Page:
Re: Back to XRI

On Jul 26, 2008, at 9:13 AM, Paul Prescod wrote:
> Mark asked me to start a new thread re-summarizing the XRI
> requirements. Given the history of the issue I think that the XRI
> folks deserve some focused discussion on their specifics. Here is a
> summary of my understanding:

Please don't confuse requirements with presupposed design.

> XRI is a way of representing identifiers that are designed to be
> resolved with a protocol that is more distributed and reliable than
> the standard HTTP resolution mechanism.

Aside from the fact that it is impossible to be both "more distributed"
and "more reliable" than DNS, the fundamental error here is the
assumption that the resolution mechanism is determined by the URI  
It isn't.

Think about how caches and proxies work and it should be apparent that
naming and resolution are independent.  HTTP can be used to resolve any
URI scheme, and resources identified by the "http" URI scheme can be
used far outside the context or need for HTTP.

In other words, any system for decentralized resolution can operate
using any naming scheme that is suitably unambiguous. Consider how
often social security numbers are used in the U.S. for things that
have nothing to do with the person's social security account.
Consider how many information systems use vehicle identification
numbers without needing to pass around the VIN stamped engine block.

The "http" URI is an interesting case.  It is a naming scheme that
is delegated hierarchically by association with domain ownership,
TCP port, and HTTP listener.  However, once named, HTTP is no more
inherent in "http" name resolution than access to the U.S. Treasury
is to SSN name resolution.

If I want to find an http-named resource, then I tell my software
to get it (or metadata about it) from whatever set of repositories
I may have access.  Sometimes those repositories are local disks,
sometimes they are remote proxies, sometimes they are archives
stored on CD-ROM, sometimes they are queries with Google's spider
cache, and sometimes they involve HTTP access over TCP port 80 to
a server that my name lookup daemon has been told to be the owner
of that URI.

In other words, the requirements for XRI can be entirely satisfied
by a service (or set of services) that use "http" identifiers that
are resolved by a decentralized, redundant, distributed name lookup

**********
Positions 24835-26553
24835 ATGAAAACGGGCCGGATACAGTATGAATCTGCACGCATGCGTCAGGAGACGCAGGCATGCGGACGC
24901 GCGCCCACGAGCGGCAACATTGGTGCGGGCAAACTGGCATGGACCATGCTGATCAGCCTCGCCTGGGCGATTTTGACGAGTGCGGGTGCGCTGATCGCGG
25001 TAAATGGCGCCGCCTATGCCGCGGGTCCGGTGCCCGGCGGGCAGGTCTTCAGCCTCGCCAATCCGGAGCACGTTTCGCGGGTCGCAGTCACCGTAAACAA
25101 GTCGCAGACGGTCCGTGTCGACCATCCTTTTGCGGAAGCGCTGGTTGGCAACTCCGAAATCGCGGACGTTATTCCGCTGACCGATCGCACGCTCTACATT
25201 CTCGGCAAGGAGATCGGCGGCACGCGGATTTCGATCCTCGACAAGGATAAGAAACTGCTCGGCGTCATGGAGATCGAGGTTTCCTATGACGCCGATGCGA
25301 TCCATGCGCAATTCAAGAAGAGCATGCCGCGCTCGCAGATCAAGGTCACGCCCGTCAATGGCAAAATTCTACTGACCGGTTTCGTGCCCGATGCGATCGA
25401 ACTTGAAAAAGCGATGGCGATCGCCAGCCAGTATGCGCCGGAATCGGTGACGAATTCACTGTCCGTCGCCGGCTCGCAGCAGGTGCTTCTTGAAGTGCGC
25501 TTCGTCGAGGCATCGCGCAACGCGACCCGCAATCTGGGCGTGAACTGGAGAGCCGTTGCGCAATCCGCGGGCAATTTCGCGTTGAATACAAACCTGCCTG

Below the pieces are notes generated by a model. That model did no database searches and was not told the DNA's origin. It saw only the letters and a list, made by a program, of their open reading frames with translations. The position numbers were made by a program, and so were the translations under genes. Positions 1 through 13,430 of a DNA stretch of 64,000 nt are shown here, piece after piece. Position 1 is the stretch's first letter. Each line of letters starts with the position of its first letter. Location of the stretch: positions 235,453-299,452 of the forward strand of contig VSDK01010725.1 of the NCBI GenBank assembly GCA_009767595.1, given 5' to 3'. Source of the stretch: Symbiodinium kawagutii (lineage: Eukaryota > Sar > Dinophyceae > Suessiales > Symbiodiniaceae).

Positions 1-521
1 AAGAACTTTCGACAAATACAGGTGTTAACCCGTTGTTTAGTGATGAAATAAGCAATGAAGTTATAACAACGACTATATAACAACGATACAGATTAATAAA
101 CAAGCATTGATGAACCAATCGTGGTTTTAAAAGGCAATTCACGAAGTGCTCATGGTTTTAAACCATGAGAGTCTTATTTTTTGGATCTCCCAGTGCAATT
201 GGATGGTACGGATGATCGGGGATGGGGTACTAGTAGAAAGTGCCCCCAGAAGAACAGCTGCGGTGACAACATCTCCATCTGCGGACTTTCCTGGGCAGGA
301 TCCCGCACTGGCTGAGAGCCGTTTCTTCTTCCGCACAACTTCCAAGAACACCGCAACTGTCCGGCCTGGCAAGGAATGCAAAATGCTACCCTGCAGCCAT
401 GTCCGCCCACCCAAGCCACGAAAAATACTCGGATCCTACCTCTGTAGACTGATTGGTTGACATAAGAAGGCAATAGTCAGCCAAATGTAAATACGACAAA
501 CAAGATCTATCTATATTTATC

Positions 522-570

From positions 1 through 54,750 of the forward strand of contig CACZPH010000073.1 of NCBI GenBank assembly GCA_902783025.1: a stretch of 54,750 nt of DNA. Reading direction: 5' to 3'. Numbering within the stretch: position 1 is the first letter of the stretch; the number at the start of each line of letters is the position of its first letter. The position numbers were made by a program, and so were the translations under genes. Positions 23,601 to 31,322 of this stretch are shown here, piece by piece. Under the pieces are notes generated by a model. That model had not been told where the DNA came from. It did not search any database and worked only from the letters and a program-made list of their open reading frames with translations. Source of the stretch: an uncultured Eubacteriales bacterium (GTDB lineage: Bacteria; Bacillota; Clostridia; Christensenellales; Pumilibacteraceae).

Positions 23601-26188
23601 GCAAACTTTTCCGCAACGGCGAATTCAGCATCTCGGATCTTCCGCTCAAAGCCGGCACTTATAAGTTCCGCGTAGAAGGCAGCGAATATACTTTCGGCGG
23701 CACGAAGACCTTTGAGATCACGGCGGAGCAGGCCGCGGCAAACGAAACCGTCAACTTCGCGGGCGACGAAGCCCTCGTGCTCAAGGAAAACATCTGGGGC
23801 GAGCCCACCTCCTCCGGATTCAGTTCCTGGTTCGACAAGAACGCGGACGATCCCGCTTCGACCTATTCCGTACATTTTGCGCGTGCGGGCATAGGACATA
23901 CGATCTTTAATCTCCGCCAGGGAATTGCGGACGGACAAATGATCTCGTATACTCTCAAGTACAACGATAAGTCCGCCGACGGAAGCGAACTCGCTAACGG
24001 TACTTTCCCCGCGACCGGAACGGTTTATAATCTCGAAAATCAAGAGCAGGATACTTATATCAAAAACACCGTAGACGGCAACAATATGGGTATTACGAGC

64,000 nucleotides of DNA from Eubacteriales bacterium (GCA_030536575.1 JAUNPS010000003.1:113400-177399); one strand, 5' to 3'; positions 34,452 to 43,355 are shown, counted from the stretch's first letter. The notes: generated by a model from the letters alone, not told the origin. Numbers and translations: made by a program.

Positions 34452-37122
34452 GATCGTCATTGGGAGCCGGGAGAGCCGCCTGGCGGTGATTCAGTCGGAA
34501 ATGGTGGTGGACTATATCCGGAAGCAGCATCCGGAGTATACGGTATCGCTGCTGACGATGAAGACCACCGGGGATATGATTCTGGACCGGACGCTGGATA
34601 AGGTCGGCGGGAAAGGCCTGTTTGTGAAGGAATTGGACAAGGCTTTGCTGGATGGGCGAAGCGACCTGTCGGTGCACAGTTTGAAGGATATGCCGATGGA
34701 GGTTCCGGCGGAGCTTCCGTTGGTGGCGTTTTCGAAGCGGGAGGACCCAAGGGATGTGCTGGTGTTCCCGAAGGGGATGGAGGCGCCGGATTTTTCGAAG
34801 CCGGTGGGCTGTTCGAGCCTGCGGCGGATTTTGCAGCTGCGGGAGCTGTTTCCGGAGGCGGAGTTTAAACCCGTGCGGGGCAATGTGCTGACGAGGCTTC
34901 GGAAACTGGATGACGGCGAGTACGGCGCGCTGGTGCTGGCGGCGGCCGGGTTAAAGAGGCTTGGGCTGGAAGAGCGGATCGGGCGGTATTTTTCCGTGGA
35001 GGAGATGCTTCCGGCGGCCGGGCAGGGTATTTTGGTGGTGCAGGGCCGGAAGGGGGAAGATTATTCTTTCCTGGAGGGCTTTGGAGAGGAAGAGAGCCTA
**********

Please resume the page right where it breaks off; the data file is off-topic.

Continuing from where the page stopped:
service that uses the entire URI as its key.  Such a specialized
content distribution network could be easily run by these same
companies that are convinced the world needs another Lotus Notes,
or it can be contracted out to a company that runs such services on
a regular basis (e.g., Akamai).

> In order to invoke that extra resolution machinery, it must be
> possible for client apps to recognize these identifiers when they are
> used as URIs. This recognition must necessarily happen before
> resolution, not after.

No, it could just as easily be invoked always in parallel, or only
upon cache miss, or only upon response failure, ... just as folks
have done in the past for cache hierarchies, shared annotation
services, etc.

> XRIs will be used (as http or FTP URIs are used) in contexts where
> there is no hypermedia to be the engine of state, or where the goal is
> to bootstrap the hypermedia-based communication.


> It would be incredibly valuable for XRIs to be backwards compatible
> with HTTP clients through the use of HTTP URIs.

It would be more valuable to abandon the NIH syndrome.

> Therefore the current proposal as I understand it is to treat HTTP
> URIs in subdomains of as XRIs.

I think that proposal completely misses the point of the TAG's  

The WWW is the web of interlinked worldwide information.  It has  
value as
a function of its interlinking.  If you introduce yet another identifier
mechanism that takes (mostly) the same set of potential information
sources but identifies them via a different and mostly incompatible
set of names, then you have either bifurcated the Web or duplicated the
Web.  Both results are bad for users, bad for Web technologists, and
bad for W3C member organizations.  Hence, W3C members should not support
such a technology because its design is contrary to the Web's design
and because the same requirements can be satisfied without introducing
a new system of identification.


Roy T. Fielding                            <>
Chief Scientist, Day Software              <>

Received on Tuesday, 5 August 2008 23:44:00 UTC